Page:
Hydrogen/Deuterium eXchange mass spectrometry (HDX-MS) can be used to study the structural conformation of a protein or its interaction as a complex. The method is useful for studying any type of epitopes (Conformational or Linear). The protein (or complex) is submerged into D2O which will allow exposed Hydrogen atoms to exchange with Deuterium atoms. The epitope region on the antigen will display a reduced exchange rate when complexed with the antibody. The differences in this exchange process can occur over seconds to hour timeframe and is an indicator of the local structure. The Deuterium is then frozen or "quenched" at low temperature and pH and the location of the Deuterium uptake can be detected accurately using high-resolution mass spectrometry.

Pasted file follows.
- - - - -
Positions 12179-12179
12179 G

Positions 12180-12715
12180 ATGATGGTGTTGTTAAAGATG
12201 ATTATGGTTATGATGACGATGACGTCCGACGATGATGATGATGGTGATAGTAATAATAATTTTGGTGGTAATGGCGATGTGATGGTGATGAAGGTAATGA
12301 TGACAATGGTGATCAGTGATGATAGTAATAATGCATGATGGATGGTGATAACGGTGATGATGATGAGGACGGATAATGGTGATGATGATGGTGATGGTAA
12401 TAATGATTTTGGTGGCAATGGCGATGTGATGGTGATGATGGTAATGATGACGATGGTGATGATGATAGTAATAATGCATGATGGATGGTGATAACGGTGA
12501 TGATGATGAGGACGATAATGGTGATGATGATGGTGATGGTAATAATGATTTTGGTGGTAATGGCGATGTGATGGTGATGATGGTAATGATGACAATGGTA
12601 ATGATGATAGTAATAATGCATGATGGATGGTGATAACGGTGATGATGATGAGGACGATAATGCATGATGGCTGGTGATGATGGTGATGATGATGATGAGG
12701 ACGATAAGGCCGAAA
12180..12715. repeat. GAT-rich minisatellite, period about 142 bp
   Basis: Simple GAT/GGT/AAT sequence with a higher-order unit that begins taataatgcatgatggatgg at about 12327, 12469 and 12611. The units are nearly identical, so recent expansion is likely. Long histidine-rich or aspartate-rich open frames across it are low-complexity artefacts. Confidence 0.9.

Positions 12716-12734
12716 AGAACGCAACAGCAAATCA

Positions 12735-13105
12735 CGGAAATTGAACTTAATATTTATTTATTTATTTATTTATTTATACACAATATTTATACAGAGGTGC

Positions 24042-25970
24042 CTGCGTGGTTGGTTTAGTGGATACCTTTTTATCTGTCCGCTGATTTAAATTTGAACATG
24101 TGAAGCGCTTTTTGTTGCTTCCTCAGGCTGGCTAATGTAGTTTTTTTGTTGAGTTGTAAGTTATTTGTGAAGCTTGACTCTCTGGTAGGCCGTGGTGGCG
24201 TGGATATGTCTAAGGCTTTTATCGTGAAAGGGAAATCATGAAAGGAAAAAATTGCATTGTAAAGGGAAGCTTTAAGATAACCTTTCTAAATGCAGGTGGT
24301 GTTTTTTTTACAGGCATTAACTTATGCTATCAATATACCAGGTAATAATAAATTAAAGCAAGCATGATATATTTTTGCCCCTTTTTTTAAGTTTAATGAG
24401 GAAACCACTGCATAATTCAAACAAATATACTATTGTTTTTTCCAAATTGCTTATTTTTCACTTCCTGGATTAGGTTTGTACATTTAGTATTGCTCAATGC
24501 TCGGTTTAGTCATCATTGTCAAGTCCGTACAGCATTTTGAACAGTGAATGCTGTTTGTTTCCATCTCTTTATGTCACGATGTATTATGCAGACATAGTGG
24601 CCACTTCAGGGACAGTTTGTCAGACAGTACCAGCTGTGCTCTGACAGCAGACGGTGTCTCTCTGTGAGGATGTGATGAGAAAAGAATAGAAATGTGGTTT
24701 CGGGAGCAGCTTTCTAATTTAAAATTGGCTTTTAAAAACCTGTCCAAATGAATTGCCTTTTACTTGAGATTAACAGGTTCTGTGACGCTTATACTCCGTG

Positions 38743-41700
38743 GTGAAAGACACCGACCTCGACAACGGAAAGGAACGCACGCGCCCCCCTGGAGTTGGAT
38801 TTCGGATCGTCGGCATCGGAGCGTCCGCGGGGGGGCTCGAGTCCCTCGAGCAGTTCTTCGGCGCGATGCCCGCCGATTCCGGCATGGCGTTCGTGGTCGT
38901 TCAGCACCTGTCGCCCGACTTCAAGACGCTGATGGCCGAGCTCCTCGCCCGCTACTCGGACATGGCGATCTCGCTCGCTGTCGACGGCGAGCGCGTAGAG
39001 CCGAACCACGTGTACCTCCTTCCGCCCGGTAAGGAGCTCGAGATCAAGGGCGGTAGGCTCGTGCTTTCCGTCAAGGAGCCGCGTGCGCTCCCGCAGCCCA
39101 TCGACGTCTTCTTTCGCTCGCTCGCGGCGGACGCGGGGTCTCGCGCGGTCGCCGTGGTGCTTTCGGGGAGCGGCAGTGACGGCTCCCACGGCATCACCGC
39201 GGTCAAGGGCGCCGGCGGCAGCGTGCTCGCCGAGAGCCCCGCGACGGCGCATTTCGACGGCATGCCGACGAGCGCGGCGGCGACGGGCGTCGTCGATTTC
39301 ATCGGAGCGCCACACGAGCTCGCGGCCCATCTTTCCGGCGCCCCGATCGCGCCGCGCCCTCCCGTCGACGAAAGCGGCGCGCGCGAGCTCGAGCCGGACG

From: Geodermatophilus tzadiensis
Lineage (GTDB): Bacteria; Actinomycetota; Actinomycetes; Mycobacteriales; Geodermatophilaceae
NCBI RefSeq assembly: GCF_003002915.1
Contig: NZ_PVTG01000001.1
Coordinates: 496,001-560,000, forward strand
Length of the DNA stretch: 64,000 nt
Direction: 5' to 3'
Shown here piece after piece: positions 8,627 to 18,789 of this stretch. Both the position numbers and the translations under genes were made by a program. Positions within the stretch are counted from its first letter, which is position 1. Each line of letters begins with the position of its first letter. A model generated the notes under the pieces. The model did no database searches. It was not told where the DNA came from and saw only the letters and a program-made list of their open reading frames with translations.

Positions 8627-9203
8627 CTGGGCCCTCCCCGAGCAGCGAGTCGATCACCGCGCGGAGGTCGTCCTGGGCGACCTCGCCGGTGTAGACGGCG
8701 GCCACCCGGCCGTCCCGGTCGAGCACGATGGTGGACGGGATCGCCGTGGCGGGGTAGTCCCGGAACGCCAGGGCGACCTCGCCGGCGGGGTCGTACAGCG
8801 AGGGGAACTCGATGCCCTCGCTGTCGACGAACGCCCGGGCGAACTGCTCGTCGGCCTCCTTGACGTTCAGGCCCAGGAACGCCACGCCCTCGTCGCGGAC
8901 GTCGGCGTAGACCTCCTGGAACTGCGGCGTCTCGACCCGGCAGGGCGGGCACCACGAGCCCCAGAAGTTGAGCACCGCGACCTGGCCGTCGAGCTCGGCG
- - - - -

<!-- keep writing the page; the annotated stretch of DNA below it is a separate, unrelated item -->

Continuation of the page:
HDX has been utilized on a research scale for many years at the academic level and within larger pharmaceutical companies. More recently, with the advancement of automated robotics, sample handling, and data analysis software, HDX can now be offered on a timescale and with sample consumptions reasonable for more mainstream analysis. CovalX is using the latest mass spectrometry equipment, HDX automation robotics and software to rapidly characterize the binding sites using HDXMS. Additionally, CovalX has technicians with combined decades of experience in optimizing and understanding HDXMS workflows.
An overview of epitope mapping technologies can be seen here.